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is Diversity and Inclusion really diverse & inclusive?

Updated: Sep 23, 2021

Diversity and inclusion is a value most employers push in the 21st century. However, are companies really about being diverse and inclusive? First, let’s address exactly what it means to be diverse and inclusive:

Diversity ensures there is a range of talent within a company, and inclusion ensures equal participation from diverse employees currently working within a company. Diversity can include many sectors such as age, gender, race, sexual orientation, and disability. Employers can also scout and categorize candidates based on education level.

When it comes to inclusion, employees are expected to be welcomed into the workplace with open arms from their peers and higher-ups. Inclusion in the workplace can include factors of diversity, however, it digs a bit deeper to focus on the actual implementation of making employees feel comfortable and heard. This means providing safe spaces for feedback without fear of punishment, and considering opinions, suggestions, and ideas from all employees, not just the ones that have favoritism.

Typically, when searching for employment, job seekers may develop a sense of anxiousness when skimming over the requirement section of job description. Many of us have seen this required statements below listed on the job description:

“We are an equal opportunity employer and considers all qualified applicants equally without regard to race, color, religion, sex, sexual orientation, gender identity, national origin, veteran status, or disability status.”

This can be extremely triggering to certain demographics of diverse candidates, especially if we’ve experienced being excluded based on the same characteristics of diversity companies are supposed to legally uphold.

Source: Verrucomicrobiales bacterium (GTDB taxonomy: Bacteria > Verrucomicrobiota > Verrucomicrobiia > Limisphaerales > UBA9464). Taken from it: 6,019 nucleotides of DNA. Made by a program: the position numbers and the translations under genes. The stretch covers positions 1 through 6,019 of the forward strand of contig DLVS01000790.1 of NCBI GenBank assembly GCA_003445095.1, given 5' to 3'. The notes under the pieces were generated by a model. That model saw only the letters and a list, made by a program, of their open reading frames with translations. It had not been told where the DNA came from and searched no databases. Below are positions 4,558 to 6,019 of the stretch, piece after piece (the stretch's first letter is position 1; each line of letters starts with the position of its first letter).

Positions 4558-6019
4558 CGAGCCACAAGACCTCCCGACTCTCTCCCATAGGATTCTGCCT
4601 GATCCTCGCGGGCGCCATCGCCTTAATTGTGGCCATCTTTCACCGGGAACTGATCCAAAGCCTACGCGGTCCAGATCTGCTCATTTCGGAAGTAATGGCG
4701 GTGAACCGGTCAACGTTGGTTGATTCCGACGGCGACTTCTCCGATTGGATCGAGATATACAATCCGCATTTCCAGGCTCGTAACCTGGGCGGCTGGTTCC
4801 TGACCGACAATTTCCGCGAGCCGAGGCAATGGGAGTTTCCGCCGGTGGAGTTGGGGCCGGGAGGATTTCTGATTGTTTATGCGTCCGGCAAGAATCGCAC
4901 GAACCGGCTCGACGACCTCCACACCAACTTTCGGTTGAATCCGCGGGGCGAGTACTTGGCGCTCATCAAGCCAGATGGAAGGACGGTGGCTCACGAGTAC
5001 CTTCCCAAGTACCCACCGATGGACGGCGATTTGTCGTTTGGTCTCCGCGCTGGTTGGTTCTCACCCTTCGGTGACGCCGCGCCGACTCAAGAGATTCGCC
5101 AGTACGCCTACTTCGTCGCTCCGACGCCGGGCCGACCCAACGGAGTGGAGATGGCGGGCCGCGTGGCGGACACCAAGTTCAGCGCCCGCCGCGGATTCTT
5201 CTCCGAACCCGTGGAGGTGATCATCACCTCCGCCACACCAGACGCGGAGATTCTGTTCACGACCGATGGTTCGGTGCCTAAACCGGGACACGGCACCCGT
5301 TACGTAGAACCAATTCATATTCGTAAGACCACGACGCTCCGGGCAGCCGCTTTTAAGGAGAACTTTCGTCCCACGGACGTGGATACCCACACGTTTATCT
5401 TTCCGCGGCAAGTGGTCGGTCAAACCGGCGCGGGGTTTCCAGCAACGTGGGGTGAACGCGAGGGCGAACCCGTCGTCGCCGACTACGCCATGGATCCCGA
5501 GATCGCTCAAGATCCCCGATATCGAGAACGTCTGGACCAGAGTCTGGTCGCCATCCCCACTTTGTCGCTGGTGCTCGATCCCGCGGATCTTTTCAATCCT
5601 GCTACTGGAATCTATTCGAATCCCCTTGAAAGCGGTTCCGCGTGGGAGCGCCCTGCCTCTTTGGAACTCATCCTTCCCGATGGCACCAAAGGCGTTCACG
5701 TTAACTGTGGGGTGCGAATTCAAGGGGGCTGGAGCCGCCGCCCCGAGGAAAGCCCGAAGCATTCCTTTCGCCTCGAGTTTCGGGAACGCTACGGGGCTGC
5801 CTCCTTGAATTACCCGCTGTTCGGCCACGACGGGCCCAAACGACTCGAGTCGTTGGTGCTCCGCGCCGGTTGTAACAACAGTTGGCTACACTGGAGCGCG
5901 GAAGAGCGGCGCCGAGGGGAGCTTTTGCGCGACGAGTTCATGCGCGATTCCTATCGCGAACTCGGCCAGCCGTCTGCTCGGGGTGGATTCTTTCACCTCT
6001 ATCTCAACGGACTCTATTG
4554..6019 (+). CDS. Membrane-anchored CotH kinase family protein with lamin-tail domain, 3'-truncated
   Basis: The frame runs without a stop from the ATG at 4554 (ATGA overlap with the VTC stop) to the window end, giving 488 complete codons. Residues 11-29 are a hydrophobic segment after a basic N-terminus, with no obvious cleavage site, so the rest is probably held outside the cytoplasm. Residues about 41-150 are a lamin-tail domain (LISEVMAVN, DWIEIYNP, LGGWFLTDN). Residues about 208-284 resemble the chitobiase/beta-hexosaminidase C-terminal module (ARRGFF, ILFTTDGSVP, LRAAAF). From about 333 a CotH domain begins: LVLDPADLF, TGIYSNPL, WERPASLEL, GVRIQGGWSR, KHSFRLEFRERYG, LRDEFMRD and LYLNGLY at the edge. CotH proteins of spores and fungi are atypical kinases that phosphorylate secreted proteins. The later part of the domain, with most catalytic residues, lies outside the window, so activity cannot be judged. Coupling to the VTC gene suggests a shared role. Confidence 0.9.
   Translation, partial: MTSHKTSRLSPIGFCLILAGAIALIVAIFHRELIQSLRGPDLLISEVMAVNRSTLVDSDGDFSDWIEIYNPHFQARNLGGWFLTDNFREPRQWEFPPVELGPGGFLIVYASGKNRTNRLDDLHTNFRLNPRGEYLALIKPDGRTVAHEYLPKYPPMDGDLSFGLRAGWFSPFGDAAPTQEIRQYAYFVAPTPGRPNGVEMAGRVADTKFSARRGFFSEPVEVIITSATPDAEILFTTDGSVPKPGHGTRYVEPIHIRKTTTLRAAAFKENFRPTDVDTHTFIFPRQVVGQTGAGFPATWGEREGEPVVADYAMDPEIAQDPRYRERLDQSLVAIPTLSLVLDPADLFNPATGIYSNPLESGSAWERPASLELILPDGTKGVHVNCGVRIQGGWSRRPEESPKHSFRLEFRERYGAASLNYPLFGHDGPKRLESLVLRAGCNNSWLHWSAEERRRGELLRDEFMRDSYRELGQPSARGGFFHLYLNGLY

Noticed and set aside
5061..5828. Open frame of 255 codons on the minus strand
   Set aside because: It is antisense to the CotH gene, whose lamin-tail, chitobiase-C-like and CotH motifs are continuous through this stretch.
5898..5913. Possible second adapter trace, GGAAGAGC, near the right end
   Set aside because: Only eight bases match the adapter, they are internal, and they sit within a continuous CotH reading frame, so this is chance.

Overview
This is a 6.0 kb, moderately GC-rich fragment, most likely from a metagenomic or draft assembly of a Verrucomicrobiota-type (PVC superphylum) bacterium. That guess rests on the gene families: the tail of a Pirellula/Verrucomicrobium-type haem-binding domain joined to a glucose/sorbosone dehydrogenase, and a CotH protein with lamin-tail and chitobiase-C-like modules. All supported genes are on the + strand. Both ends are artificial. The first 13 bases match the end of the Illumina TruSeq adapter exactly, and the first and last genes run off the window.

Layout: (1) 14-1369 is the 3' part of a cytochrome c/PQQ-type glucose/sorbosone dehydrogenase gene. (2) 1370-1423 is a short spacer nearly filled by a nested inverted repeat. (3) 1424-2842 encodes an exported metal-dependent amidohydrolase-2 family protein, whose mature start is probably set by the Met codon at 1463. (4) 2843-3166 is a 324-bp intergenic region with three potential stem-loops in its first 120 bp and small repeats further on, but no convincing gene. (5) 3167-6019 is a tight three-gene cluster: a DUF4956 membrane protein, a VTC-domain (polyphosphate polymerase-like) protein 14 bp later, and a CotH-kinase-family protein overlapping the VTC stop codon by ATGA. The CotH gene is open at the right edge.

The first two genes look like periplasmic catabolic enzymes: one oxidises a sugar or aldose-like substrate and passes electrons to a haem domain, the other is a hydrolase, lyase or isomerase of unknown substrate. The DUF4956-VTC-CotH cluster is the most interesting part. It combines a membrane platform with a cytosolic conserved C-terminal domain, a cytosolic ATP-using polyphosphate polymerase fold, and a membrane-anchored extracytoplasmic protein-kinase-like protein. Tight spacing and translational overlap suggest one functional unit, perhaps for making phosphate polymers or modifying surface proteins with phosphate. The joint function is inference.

Job seekers should not have to experience these feelings due to factors that are put in place to protect us from discriminatory practices. We want those seeking employment opportunities not be turned away for something such as the color of their skin or the level of their education if candidates have extensive experience.

On the bright side, there are many employers that do indeed value work experience just as much as educational history. If you have transferable skills that you’ve attained through employment, utilize these strengths during the interview process so jobs have no other choice but to hire you if any possible discriminatory actions occur.

Remember, your unique experience adds to the diversity of a company. They need you in order to be diverse. Whether or not they are inclusive depends on if that company actually values their employees, and if employees are willing to demand the company includes them.

Your perspective, ideas and experiences matter too. Show up confidently knowing you have something to bring to the table!

Read more about CJE’s Business Development Services here. Schedule a Diversity & Culture Workspace Training for your organization here.

#diversity #inclusion #jobseekers #jobs #hiring #equality

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